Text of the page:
This page has been written to inform readers about how to access the option of personal bankruptcy (also known as sequestration) in Scotland.
It has been written for the benefit of those who are considering initiating their own sequestration. Readers who are under threat of being sequestrated by their creditors are advised to seek personal advice from a professional adviser immediately.
If you become bankrupt a Trustee is appointed. This will be either the Accountant in Bankruptcy or an Insolvency Practitioner. They will seek to gather the value of any significant assets that you own, as well as any surplus income that you may have, in order to cover the costs of administering the bankruptcy and to help repay your creditors.
We remind readers that seeking to become bankrupt is a serious decision that, for some people, might have serious consequences. No reader should seek to start the sequestration process until they have first received personal advice from a Money Adviser, a suitably qualified debt adviser or a reputable Insolvency Practitioner. Other options such as a Trust Deed, the Debt Arrangement Scheme or a Debt Management Plan may be more appropriate for some people.
Accessing Personal Bankruptcy in Scotland
Once you have confirmed that bankruptcy is right for you, it becomes necessary to identify a “route” to apply for the bankruptcy. There are a number of routes to becoming bankrupt; the one that will be appropriate for you will depend upon your current circumstances.
We will identify some of these routes and explain in what circumstances each of them might be appropriate for you.
Basic Criteria for Bankruptcy
For one of the following routes to sequestration to be available you must:
- Be ordinarily resident in Scotland.
- Owe at least £1500.
- Not have become bankrupt in the past five years.
- Not currently be in a protected trust deed.
Certificate for Sequestration
Introduced as recently as 2010, the Certificate for Sequestration was introduced to provide access to bankruptcy for persons who may otherwise have been excluded from the process.
In simple terms, a Certificate for Sequestration provides documentary proof that you are “insolvent” and therefore qualify to become bankrupt. This documentary proof of insolvency can then be used as part of an application for bankruptcy.
The document will be provided by a suitably qualified and approved person. Such persons may include the Money Advisers who work at your CAB or Local Authority. They also include Insolvency Practitioners (the firms that also handle trust deeds).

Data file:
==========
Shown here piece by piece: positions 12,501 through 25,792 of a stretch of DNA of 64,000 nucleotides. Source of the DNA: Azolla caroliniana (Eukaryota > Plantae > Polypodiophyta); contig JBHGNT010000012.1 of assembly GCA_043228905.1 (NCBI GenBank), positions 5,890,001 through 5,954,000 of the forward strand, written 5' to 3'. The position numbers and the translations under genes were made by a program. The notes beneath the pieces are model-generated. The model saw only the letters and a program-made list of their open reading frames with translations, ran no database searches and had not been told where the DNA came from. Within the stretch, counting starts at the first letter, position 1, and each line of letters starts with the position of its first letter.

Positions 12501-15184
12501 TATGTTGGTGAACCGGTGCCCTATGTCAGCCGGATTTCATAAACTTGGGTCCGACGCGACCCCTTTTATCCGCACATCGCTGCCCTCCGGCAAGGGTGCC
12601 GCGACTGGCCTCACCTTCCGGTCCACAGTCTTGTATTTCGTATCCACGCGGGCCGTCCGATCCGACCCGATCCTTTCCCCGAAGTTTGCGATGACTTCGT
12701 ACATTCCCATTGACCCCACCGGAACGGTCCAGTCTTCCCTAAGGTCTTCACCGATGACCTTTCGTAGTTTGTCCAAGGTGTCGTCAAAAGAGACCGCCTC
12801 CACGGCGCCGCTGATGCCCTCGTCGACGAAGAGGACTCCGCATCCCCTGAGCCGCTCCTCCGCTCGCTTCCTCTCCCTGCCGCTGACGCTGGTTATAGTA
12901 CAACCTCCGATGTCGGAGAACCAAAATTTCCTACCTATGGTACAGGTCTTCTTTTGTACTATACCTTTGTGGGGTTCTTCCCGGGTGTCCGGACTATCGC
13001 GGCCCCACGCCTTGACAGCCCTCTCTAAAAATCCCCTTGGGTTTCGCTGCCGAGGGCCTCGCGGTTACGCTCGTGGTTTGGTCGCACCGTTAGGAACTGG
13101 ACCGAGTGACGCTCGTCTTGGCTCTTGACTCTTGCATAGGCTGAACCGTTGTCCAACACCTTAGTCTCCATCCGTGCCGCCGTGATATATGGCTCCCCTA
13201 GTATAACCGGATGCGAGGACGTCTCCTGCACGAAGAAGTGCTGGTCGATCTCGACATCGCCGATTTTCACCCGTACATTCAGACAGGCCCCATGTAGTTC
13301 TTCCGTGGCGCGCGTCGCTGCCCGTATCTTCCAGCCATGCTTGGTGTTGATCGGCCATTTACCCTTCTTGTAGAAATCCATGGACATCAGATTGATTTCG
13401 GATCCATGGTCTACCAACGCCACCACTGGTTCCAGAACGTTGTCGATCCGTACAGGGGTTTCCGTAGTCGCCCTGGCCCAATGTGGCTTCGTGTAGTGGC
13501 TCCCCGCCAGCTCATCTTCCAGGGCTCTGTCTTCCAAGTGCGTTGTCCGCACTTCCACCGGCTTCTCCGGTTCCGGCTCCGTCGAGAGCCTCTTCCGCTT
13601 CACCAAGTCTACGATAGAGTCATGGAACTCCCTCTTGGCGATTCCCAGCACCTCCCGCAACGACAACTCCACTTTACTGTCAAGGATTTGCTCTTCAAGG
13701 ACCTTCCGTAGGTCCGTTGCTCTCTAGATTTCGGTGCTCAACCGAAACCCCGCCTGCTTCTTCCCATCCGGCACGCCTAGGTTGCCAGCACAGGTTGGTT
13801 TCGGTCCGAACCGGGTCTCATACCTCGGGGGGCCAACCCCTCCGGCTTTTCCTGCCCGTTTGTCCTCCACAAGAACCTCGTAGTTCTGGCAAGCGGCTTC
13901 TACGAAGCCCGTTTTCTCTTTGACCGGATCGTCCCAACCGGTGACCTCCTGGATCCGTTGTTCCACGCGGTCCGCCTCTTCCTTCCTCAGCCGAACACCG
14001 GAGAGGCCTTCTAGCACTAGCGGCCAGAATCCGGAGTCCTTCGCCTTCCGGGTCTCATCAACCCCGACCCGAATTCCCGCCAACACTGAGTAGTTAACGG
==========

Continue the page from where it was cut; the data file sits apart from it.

To obtain a Certificate for Sequestration you will need to make an appointment with a suitably qualified and approved person. They are likely to require that you bring certain documentation with you to the meeting. They will work through a fact-finding process with you that will help them to determine whether you qualify and they can therefore issue you with the Certificate for Sequestration itself. As part of this process they will be able to advise you about other potential options to deal with your debts that you might also wish to consider.
Once you have been issued with a Certificate for Sequestration you have 30 days to use it in tandem with an application for your bankruptcy.
You can read more here: Certificate for Sequestration
Low Income Low Asset (LILA) Sequestration
If you have a low level of income and assets it is likely that LILA sequestration will be the appropriate way for you to initiate your bankruptcy.
To qualify you must have total income of no more than £237.20 per week (gross). This figure is accurate as of September 2011 but will change according to any changes in the national minimum wage (the figure is equivalent to a 40 hour working week being paid at the minimum wage level).
If you are in receipt of working tax credits, income-based jobseekers allowance or income support you automatically meet the income criteria for acceptance.
You must also have assets that are worth less than £10000 in total, with no single asset being worth more than £1000. You will not qualify if you are a homeowner.
If you meet these criteria it is likely that you can apply directly to the Accountant in Bankruptcy for your sequestration.
You can read more here: LILA Sequestration
Failed Trust Deed
In some circumstances your creditors may not have agreed to your trust deed becoming protected. Such an event provides you with a route to become bankrupt; something you will be able to discuss directly with your Trustee.
It is also possible that you have entered into a protected trust deed that has been ended prior to completion due to the resignation of your Trustee (and you have not been discharged from your debts). By way of example, this might happen if you become unable to meet the terms of the trust deed agreement, or if you fail to comply with your Trustee (they may also sequestrate you in such circumstances).
If the Trustee does not discharge you from your debts when they resign, your creditors will be able to take legal action against you. If this is the case, and you wish to initiate your own sequestration, you will need to identify which of the other routes to sequestration (identified on this page) is most appropriate for your circumstances.
Creditor Legal Action
If you have received a Charge For Payment (or a Statutory Demand) which has subsequently expired, you have the grounds to apply for your own bankruptcy. The application for sequestration can be made directly to the Accountant in Bankruptcy or you can approach an Insolvency Practitioner with a view to appointing them to handle your sequestration.
Quick Reply Form
Provide us with your contact details. A qualified debt adviser will contact you ASAP.
Data never passed to other organisations.